"And to love someone properly, I reckon you've got to know them pretty well. I don't see how you can fall in love, proper love, at first sight. At first sight you can only see their face, their body. What matter's is what's inside. And proper love can't come till you know the inside. Properly. And that takes time. And how do you know - know for sure - that you're right? And haven't made an awful mistake?"

All this was addressed to the sky, not to me. But now he looked at me almost shamefacedly, as if realising that he'd been laying bare his soul. He'd made it crystal clear that he wasn't interested in girls. Only boys. And though he hadn't referred to me at all, there was little doubt I was the one he was interested in. No way was this an appeal to a third party for advice. I was knocked back on the ropes. His thinking exactly mirrored mine, and he'd worked it out entirely by himself, and better than me. I thought I'd fallen in love with Andrew at first sight, over a year ago. But he was probably right. He was right. At that stage it had been merely lust. Proper love had come later. Yes, all right, faster to me than to him. Perhaps because I was more desperately in need than he was. But right now he needed reassurance, or what little I could offer him. Even so, don't rush it, I reminded myself. You might spoil everything. Festina lente. I drew a deep breath.

"Andrew, I reckon you're absolutely right. Love should be permanent. It should be equal. Symmetrical on both sides. Reciprocal. It can't be shared between more than two. Look at the Greeks." This was my territory: I knew about them from my reading, especially of Plato. "They're a bad example of love, on the whole. Lots of sex with women, of course, but they were reckoned inferior, not men's equals. And quite a bit of sex with men, or rather boys. But even there it was a matter of status. Men were older and therefore superior, boys were younger and inferior. To shag was superior, to be shagged was inferior. But once a boy became a man he was superior too, so it wasn't right for him to be shagged. It's like that last poem. Not what seems right to you. Or me. Impermanent.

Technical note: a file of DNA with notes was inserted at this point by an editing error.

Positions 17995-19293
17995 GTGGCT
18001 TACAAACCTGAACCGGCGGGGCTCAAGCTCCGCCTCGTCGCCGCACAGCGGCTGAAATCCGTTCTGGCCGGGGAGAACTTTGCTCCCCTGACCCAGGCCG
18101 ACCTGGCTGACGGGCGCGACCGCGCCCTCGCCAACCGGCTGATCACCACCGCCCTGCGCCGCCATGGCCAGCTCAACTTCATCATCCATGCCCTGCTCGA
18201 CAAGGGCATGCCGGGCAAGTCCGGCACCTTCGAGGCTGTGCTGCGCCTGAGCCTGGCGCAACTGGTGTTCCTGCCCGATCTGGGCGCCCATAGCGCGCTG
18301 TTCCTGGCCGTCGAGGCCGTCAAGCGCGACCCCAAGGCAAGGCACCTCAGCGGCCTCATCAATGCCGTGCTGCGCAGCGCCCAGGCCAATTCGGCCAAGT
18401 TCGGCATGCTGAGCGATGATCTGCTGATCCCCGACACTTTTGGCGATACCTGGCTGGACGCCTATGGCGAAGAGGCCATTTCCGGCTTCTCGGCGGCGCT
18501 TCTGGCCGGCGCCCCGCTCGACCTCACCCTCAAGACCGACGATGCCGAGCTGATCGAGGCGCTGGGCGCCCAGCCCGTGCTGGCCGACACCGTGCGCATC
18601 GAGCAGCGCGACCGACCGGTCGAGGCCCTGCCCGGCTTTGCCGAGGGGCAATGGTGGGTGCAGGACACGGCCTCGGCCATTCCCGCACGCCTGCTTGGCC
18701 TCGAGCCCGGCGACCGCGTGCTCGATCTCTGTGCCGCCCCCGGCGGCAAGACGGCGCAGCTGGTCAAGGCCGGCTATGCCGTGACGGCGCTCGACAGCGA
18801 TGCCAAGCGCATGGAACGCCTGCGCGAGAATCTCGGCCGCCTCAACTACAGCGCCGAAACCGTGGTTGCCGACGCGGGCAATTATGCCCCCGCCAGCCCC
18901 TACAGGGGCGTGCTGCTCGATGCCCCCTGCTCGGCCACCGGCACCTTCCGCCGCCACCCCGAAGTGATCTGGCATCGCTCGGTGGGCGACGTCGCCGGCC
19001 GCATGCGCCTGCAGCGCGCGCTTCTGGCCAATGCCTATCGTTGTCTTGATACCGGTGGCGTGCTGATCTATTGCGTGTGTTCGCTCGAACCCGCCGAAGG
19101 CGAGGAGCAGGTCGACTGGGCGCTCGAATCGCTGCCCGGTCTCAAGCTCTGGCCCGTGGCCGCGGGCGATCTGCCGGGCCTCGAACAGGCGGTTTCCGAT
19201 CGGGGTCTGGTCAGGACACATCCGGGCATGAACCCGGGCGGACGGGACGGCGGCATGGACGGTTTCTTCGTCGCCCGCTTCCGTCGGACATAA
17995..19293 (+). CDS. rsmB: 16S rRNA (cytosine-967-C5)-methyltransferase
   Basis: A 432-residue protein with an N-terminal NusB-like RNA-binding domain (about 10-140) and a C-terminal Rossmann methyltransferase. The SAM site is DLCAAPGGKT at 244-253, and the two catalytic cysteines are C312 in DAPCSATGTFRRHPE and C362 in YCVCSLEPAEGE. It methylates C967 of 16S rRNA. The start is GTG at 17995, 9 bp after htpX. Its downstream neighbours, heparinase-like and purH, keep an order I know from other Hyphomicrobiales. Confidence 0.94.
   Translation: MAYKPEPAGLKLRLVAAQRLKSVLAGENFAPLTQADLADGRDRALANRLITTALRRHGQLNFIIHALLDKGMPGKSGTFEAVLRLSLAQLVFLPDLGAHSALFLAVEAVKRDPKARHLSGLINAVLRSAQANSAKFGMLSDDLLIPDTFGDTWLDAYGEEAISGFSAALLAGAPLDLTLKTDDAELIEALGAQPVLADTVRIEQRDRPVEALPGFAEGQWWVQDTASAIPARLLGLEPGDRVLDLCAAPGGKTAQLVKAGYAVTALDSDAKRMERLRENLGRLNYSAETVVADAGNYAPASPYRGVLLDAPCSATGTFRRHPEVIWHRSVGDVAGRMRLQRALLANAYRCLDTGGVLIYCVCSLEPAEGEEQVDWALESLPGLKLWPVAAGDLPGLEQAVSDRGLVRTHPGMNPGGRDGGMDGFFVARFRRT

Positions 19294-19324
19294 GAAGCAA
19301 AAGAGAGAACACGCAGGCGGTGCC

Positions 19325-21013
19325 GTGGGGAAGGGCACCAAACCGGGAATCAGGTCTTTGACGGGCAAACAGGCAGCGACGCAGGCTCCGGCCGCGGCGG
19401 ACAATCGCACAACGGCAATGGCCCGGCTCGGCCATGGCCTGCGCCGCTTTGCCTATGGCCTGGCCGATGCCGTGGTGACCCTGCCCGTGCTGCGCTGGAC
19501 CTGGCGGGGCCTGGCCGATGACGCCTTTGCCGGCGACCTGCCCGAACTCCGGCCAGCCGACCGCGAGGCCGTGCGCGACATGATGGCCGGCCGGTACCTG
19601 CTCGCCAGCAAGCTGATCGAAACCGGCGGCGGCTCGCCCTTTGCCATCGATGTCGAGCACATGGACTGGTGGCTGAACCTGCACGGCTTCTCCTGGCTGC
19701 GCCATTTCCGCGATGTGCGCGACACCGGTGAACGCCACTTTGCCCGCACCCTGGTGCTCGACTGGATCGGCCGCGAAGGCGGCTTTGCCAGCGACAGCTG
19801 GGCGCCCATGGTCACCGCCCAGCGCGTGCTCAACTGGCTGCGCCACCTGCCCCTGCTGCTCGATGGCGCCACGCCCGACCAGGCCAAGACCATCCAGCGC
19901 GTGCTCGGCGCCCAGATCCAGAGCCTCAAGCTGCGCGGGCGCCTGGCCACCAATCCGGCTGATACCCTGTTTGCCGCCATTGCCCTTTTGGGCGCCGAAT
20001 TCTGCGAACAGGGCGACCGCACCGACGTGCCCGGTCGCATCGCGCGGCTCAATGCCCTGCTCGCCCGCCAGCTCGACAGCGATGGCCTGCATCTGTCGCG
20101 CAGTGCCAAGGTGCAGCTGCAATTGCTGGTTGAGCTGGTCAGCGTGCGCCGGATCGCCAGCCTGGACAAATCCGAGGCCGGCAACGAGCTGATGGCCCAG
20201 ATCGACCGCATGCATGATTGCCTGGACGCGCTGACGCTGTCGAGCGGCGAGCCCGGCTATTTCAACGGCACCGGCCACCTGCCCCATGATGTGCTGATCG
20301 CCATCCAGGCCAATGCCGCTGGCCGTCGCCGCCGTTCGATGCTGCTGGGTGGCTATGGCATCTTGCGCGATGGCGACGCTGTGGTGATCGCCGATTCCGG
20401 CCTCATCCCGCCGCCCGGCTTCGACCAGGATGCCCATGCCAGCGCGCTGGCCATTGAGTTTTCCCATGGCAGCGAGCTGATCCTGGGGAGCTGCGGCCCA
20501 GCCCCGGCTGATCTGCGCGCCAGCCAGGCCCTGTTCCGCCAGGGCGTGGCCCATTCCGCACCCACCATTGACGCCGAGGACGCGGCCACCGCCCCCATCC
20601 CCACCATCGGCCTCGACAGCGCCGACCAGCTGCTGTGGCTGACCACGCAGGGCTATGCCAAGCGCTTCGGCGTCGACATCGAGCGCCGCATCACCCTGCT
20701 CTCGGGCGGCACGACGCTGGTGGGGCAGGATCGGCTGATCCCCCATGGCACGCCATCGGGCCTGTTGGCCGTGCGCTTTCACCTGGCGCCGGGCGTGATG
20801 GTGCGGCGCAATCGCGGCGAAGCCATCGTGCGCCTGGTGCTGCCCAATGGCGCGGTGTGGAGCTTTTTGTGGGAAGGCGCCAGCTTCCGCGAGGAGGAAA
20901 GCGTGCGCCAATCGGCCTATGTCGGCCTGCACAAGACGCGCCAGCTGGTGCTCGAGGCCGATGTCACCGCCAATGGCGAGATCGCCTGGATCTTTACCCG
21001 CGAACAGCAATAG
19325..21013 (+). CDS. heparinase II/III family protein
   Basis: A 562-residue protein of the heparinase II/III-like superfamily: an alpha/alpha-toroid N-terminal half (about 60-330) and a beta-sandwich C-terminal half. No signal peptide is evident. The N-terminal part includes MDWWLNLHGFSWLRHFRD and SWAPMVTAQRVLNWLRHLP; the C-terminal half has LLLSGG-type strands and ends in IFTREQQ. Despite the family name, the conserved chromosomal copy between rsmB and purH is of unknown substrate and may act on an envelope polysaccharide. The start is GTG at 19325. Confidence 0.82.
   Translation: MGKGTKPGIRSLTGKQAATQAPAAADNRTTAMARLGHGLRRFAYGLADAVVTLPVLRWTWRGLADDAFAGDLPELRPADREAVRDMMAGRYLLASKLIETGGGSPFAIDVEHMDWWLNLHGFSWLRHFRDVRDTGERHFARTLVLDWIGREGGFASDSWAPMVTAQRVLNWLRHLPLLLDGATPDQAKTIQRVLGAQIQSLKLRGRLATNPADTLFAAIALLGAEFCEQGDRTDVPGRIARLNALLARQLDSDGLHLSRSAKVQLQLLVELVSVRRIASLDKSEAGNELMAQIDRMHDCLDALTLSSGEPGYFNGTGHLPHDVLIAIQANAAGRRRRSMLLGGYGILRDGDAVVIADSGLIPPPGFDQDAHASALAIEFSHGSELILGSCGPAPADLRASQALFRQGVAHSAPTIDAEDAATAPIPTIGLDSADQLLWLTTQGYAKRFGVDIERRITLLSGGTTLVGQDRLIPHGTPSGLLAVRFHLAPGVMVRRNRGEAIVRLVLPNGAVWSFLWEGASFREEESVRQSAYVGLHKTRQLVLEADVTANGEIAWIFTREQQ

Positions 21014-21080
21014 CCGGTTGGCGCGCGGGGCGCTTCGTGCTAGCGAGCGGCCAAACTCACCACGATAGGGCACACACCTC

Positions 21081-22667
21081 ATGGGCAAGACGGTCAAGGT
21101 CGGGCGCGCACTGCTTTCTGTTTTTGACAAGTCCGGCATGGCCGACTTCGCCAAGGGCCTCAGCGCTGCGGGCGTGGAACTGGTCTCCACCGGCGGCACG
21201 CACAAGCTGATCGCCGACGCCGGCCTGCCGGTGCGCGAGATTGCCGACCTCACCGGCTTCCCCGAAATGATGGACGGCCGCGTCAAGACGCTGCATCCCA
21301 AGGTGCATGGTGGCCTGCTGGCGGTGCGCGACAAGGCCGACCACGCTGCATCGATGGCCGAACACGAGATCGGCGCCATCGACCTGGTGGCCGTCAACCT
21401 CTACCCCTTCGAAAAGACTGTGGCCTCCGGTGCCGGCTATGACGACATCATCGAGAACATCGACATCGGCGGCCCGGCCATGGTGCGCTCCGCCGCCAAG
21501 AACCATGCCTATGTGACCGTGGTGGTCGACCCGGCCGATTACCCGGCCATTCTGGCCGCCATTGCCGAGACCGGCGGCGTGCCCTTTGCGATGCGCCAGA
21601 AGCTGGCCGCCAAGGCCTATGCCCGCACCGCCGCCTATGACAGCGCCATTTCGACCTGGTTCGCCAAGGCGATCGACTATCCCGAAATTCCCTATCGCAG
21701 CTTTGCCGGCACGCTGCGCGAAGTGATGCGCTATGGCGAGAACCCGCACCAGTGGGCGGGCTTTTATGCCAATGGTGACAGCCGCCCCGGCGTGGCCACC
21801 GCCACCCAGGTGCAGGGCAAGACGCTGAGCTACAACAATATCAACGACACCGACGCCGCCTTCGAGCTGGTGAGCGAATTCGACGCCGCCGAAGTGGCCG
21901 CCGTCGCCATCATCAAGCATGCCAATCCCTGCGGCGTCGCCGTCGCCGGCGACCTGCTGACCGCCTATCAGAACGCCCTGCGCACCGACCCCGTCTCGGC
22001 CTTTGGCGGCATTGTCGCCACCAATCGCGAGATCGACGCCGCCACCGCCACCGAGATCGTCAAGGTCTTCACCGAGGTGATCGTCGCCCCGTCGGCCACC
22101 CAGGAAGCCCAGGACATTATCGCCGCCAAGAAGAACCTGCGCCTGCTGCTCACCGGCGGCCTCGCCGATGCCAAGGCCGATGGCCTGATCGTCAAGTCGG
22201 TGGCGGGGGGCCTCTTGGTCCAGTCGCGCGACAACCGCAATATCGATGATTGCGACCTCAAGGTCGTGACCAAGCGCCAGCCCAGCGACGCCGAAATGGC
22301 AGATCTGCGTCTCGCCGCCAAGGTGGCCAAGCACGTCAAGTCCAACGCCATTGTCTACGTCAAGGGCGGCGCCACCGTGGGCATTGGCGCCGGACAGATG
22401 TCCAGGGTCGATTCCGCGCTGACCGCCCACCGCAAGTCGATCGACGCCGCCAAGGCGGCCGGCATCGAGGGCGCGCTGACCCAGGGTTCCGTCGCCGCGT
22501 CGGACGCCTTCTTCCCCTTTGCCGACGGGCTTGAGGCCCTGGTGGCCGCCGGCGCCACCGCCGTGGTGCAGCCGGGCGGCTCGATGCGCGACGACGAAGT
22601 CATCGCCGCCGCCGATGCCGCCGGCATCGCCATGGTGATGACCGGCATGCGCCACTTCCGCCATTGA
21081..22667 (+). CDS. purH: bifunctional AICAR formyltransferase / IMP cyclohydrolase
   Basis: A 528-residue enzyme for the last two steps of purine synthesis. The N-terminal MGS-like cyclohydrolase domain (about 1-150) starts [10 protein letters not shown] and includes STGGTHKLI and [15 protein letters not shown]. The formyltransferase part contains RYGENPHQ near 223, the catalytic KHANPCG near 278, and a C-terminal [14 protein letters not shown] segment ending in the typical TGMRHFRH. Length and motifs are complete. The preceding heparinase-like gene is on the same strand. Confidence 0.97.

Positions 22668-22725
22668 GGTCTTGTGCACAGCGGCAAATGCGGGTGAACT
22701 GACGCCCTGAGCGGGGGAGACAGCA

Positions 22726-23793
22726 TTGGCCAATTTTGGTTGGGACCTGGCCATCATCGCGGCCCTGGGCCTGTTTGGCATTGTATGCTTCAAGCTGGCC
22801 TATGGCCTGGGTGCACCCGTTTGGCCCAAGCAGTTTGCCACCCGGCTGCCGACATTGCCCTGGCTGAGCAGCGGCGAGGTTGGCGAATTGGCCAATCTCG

"But there's another side to it. There were permanent partnerships too. Not many. There's a marvellous book by Plato. The Symposium. About a party where they all talk about love. All sorts of ideas are thrown up, most of them crap. One of them's the standard line of the day, justifying it all, that the lover, the man, educates his boyfriend in all the virtues." This made me think of Andrew, educating me. "Another bloke called Pausanias draws the distinction - and I reckon it's dead right, too - between physical sex, what he calls common love, and proper love of what's inside, what he calls heavenly love.

"And there's another I specially like. Plato puts this in the mouth of Aristophanes, the comic poet. According to him, all humans are originally double. Made up of two individuals joined together - four legs, four arms, two heads and so on. Either two males, or two females, or one of each. Then they're cut in two, separated, and have to look for their lost half, their other half. And when they find it - if they find it - they're reunited for ever, sharing their life again as equals. Absolute equals. Homos if they were originally both male. Lesbians if they were both females. Heteros if they were one of each. All pre-ordained. Of course things can go wrong. If you think you've found your other half but you've actually got the wrong one, you break up and start searching again. It's only a made-up story, of course. An allegory, illustration. But it strikes a real chord with me.

"And how do you know you've found the right one? I'm not sure. But I'd guess that if you spot a likely candidate you need to get to know them, like you said. And the better you know them, the closer you get. And it's like - look, I'm making this up, Plato doesn't say it - it's like a jigsaw. You build it up in two halves, one for you, one for the other person as you get to know them. And if the two halves fit together, if the picture's continuous, if all the pieces interlock, then it must be right. You'll know it's right."

Lord, what a speech. Probably the longest I'd ever made. But it seemed to do the trick. Andrew had emerged from his brown study and was listening intently. "I like that. I like that a lot. Makes sense to me. Have you got this book? I'd like to read it."

"I'll see if I can find a translation." This was a slight evasion: it was there on my shelf, but I thought we'd gone far enough for one day.

"Thanks, Leon. You got me thinking yesterday, and trying to sort things out. So thanks for listening to my blathering. You're a wise man." He put his hand on my knee: we were sitting up by now. Festina lente, I screamed to myself, and he took his hand off. "And - I've said it before - you're a damn good friend too. Hey, look at the time. We'd better get back."

So we walked home in companionable silence. Damn good friends, but still not openly in love. At the house, he went to his own study. "Sorry, I've got a bit of writing to do." Perhaps his letter home, though the post had gone. Or his diary. He was the only boy I knew who kept one.

An hour later he appeared in my study, pen in hand and still thoughtful. "Leon, that sermon this morning." He paused, head cocked, listening to the record I was playing. 'What's this?"